Visions of Infinity: The Great Mathematical Problems – Ian Stewart
Thoughts: Decent. A lot of it went over my head, but Stewart does an admirable job explaining complex topics clearly, so I understood more than I might have reading a lesser math communicator.
(The notes below are not a summary of the book, but rather raw notes - whatever I thought, at the time, might be worth remembering.)
Stewart, Ian. 2013. Visions of Infinity: The Great Mathematical Problems. Basic Books.
- 12-13: Henri Poincaré took a special interest in how mathematical insights come about. “His outline of the creative process distinguished three key stages: preparation, incubation, and illumination. Preparation consists of conscious logical efforts to pin the problem down, make it precise, and attacked by conventional methods. This stage Poincaré considered essential: it gets the subconscious going and provides raw materials for it to work with. Incubation takes place when you stop thinking about the problem and go off and do something else. The subconscious now starts combining ideas with each other, often quite wild ideas, until light starts to dawn. With luck, this leads to illumination: your subconscious taps you on the shoulder and the proverbial lightbulb goes off in your mind.” (cf. Graham Wallas’s model of creative breakthroughs)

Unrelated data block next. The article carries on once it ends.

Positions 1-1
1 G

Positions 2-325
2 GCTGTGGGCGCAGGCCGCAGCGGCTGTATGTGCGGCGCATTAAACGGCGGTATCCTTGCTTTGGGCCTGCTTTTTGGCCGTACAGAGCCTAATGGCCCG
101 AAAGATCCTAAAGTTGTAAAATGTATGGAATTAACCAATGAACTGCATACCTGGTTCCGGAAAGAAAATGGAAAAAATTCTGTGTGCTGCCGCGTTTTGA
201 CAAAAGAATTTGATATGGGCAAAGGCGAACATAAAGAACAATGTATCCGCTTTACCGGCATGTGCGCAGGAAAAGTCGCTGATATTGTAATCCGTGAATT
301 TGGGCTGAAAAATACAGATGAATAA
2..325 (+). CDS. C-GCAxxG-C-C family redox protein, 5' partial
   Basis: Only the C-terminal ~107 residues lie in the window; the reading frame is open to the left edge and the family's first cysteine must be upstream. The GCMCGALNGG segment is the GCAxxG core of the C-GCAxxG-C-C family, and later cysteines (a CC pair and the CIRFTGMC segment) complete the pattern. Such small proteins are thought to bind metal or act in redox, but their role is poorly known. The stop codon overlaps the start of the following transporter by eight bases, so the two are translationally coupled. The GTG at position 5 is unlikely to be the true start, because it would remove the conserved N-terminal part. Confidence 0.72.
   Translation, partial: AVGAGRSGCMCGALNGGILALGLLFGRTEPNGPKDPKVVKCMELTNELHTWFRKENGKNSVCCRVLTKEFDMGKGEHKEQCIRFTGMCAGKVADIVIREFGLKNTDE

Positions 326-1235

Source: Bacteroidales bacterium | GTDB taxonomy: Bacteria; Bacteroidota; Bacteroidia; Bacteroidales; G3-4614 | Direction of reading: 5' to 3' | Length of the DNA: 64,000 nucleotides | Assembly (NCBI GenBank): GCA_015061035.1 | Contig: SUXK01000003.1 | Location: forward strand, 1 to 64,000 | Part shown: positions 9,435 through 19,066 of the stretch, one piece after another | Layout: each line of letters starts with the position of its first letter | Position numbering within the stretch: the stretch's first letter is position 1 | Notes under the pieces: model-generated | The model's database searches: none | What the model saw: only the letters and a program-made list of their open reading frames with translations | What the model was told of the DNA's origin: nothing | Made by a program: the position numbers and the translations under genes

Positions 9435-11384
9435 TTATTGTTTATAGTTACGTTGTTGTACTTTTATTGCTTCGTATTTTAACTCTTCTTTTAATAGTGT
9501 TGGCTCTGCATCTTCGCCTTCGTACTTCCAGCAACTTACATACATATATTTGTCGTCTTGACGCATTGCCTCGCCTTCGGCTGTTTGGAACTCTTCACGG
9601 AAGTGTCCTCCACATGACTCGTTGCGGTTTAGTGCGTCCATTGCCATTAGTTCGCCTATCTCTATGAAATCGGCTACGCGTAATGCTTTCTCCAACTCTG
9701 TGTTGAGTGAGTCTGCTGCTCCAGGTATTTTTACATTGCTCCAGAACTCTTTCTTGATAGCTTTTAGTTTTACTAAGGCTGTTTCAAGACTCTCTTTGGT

- 30-31: Novel mentioned: Uncle Petros and Goldbach’s Conjecture by Apostolos Doxiadis. When it was released, Faber & Faber offered a million-dollar prize if a proof of the Goldbach Conjecture could be delivered within two years (i.e. it expired in April 2002).
Posted: Oct 13, 2022. Last updated: Dec 01, 2022.